Santa Clause does exist. He exists in the Fourth Century, in the area that is now northern Turkey, under the name of Saint Nicholas. To say that he doesn’t exist is a lie, as much of a lie as saying he has magic reindeers and a home in present day North Pole.
The obvious rebuttal is to say he existed—not exists—in the past tense. My argument is that this is not more truthful, just more ‘our-own-time-centric’. Biased, in other words, like a metaphysical prejudice. Saint Nicholas does exist in that time and place. Being biased towards our own time and place is closed-minded, and leads to illusion and even violence. A case in point: somebody once said that the world is flat, based on the fact that no one in his own time could prove that it was round. Somebody could prove it, of course, in the future. But some notable people went to prison or were tortured, or killed, because they did not cater to the time-bias (shall I say ‘timeism’?). Giordano Bruno, I hear, is being burned at the stake in 1590 for affirming the Earth's motion around the sun.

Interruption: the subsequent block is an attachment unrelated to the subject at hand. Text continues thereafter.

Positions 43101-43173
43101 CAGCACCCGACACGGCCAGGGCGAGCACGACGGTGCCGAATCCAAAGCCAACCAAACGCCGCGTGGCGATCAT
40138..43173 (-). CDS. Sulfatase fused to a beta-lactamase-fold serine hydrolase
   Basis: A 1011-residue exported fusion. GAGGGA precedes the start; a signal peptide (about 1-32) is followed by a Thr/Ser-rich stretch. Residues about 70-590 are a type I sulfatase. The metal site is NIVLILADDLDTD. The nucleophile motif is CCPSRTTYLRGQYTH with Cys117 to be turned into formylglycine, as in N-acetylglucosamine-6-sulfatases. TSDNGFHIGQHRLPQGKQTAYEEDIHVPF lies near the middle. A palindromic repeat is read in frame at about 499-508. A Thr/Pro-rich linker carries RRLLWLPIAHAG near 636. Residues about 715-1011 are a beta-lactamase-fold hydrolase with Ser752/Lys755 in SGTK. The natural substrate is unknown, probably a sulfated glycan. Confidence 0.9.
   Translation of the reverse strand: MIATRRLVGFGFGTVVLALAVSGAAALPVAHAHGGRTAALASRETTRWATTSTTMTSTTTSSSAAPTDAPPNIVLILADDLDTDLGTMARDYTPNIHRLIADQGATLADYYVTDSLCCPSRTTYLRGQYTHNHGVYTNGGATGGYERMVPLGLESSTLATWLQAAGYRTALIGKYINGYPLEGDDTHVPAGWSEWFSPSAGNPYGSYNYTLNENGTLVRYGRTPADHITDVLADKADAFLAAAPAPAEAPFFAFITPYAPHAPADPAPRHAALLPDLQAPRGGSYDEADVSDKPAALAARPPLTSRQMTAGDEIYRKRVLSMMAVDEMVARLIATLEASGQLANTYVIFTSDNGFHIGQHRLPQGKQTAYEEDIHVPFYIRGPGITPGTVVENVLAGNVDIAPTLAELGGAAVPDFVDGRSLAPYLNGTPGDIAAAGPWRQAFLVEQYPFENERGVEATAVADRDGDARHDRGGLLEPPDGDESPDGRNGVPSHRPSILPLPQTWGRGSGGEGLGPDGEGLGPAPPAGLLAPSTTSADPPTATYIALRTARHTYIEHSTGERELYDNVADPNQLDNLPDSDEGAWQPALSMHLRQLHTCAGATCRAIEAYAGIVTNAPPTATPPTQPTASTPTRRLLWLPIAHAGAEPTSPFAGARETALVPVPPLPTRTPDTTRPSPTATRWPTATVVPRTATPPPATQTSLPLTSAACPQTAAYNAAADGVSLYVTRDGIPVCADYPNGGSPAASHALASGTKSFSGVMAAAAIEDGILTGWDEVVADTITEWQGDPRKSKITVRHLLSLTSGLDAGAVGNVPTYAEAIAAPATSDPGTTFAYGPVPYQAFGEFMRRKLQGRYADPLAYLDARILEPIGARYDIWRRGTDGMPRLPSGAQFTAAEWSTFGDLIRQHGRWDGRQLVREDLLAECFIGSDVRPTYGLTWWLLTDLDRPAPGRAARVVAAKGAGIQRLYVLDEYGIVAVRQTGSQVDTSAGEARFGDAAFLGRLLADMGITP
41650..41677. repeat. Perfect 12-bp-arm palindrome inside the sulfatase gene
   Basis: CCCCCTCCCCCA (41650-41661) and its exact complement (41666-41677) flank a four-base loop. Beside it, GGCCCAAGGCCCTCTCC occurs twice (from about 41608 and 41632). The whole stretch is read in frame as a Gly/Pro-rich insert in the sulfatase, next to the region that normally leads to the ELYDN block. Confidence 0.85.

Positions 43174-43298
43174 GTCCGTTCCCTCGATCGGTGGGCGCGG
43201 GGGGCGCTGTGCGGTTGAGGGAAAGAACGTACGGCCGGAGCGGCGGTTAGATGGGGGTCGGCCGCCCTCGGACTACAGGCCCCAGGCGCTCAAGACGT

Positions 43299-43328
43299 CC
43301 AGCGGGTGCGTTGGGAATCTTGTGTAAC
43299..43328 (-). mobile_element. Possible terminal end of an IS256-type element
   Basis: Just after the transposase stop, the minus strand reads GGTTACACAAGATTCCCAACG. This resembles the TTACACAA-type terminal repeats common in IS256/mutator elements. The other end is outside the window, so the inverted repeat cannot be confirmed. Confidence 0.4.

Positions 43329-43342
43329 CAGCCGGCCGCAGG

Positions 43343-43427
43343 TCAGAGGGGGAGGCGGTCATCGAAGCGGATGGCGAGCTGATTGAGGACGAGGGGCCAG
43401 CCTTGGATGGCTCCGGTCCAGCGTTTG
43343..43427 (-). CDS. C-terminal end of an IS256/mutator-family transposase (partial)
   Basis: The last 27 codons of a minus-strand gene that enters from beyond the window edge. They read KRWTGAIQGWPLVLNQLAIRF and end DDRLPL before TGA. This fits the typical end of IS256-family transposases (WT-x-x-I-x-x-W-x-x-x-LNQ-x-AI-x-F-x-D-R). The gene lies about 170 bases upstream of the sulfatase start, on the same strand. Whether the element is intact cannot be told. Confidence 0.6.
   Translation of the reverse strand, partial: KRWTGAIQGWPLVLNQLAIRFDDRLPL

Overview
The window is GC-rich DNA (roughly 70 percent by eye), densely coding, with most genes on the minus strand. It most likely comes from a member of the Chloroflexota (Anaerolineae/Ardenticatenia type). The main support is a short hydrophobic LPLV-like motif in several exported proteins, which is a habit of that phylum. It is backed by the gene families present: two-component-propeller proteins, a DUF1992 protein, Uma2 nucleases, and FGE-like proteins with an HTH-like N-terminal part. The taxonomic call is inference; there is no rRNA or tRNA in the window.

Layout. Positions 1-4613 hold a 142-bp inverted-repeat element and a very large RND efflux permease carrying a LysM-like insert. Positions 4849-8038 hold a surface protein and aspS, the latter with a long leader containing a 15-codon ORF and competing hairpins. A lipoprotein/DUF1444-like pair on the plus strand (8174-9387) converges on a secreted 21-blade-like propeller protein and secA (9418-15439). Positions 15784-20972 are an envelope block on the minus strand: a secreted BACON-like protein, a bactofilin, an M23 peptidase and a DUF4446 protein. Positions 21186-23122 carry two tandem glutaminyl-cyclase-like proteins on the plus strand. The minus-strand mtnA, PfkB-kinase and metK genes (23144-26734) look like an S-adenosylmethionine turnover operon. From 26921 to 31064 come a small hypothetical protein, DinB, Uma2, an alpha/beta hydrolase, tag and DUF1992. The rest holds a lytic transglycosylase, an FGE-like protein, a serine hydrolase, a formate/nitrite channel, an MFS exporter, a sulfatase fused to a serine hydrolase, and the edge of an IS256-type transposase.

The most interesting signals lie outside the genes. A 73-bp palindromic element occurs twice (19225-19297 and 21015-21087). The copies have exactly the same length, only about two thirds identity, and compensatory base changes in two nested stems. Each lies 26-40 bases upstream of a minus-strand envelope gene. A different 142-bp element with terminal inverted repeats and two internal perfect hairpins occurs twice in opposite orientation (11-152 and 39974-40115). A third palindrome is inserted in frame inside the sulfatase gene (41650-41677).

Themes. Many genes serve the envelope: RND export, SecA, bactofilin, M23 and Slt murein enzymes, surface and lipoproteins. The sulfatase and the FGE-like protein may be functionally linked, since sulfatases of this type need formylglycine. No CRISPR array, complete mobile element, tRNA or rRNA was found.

I once heard an atheist say: “The burden of proof is on the believer; I don’t have to prove God does not exist, they need to prove he does.” This is the same as saying: “Nothing exists unless we can prove it exists.” If this is true, then the universe needs to run everything by humans before doing anything. If it is true, then the world was indeed flat, and it transformed into a sphere only at the moment we could prove it a sphere. It is human-centeredness posing as reason.
Given a modern understanding of space-time, and the implied ‘time-centeredness’ we suffer from (not to mention human-centeredness), we must acknowledge a limit to human understanding. We cannot understand a theoretical being that either is an entire universe or created an entire universe (God) any more than an ant can understand algebra. The act of personifying him as an old man in a beard is dumbing him down to our level, so we can own him. Similarly, to say this theoretical being doesn’t exist is reacting against something we can’t own.
To disbelieve is as much an act of faith as is to believe. The agnostic, not the atheist, is being reasonable. Buddha said the beginning of wisdom to be able to say, “I don’t know”.
We don’t necessarily need to grow out of believing in Santa, we need to deepen our understanding of who and when (and what) he really is.